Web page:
"Daddy?" I called, and he took a single step towards me, as though hesitant somehow. "What's wrong, Daddy?"
Upon hearing my voice, my father's face softened with relief in an instant, and he walked over to me. Something about his behaviour seemed strange to me, but as he wrapped his arms around my shoulders I looked back up at the portrait.
"She's pretty, isn't she?"
Something in his voice sank deep into my bones. I nodded firmly.
Life in Los Angeles gradually settled down. I began to attend school. Nobody there knew me from before, and to them I was just a normal transfer student. For me, making friends with the other girls in my class was almost like a brand new experience, and I was a little worried.
But it didn't take long for me to grow used to it. Maybe me being the daughter of a famous doctor and not having a mother had something to do with it, but my friends accepted me. My grades were good, too. That was another thing that was thanks to my father.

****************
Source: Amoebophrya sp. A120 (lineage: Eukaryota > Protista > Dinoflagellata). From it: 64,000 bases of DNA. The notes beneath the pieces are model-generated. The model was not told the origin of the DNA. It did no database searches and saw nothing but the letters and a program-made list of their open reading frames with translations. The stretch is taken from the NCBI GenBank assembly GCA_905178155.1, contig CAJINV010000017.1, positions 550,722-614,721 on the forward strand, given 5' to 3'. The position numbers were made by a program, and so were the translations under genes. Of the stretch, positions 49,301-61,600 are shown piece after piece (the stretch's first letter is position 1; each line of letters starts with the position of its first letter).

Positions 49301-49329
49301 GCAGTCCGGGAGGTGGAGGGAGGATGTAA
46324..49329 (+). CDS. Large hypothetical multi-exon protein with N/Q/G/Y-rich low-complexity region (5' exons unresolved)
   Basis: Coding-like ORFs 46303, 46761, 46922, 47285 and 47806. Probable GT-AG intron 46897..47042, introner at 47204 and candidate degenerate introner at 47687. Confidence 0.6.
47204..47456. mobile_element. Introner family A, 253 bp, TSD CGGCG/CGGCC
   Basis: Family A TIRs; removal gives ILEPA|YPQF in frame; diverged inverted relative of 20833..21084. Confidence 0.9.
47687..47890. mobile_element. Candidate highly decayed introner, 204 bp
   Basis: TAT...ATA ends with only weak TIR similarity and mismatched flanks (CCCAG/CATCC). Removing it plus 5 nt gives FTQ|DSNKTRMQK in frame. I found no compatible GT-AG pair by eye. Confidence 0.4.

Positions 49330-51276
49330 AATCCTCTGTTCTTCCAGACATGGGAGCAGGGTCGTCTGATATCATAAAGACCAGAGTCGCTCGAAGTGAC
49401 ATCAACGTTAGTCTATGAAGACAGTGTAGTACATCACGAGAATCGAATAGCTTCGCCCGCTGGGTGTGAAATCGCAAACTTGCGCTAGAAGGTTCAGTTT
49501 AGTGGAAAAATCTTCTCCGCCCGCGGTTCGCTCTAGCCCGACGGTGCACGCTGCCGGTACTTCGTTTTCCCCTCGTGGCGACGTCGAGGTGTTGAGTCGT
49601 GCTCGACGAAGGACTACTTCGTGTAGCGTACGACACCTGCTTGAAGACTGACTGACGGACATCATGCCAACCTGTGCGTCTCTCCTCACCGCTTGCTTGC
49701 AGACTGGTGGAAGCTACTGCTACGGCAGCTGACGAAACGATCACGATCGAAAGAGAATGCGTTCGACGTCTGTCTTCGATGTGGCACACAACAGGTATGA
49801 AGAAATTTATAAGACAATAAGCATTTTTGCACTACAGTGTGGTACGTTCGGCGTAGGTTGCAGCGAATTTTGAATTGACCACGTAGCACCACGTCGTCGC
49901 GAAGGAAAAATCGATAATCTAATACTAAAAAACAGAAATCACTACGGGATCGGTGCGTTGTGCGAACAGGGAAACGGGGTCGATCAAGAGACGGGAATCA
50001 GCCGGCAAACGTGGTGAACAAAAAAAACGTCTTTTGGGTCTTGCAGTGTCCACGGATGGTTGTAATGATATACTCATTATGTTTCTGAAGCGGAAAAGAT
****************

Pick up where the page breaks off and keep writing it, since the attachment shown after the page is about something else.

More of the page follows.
One time, not too long after we had come back to L.A., some old colleagues of my father's came over to our house. I went out to say hello, and they all stopped talking all of a sudden, looking at me with wide eyes.
"...Laura? You're Laura, aren't you!" said a woman flirting with middle age. She hurried over, opened her arms wide and tried to hug me. I didn't know her, so I pulled away in shock. The woman stopped suddenly, looking over at my father with a stiff face. My father walked over slowly, standing between me and the woman.
"This is Marian Ceres. She was a friend of your mother's. She spent quite a lot of time looking after you, too."
I nodded and the woman smiled as if in relief, hugging me again.
"That's right, Laura. You've gotten so big. I can't believe it. You're the picture of Lenore."
Her arm around my shoulders, she guided me over to the sofa in the corner. It bothered me that my father's face remained oddly tight, but I let her take me along. Marian began to talk incessantly.
"Your mother was such a wonderful woman. We were all in love with her. I spent many a fun hour at this house myself, the two of us chatting away like schoolgirls. You were there, too, just a little baby..."
A tall, bearded man was speaking to my father, but he kept shooting frequent glances at me. I simply nodded at Marian's stories. I was, of course, interested in hearing about my mother.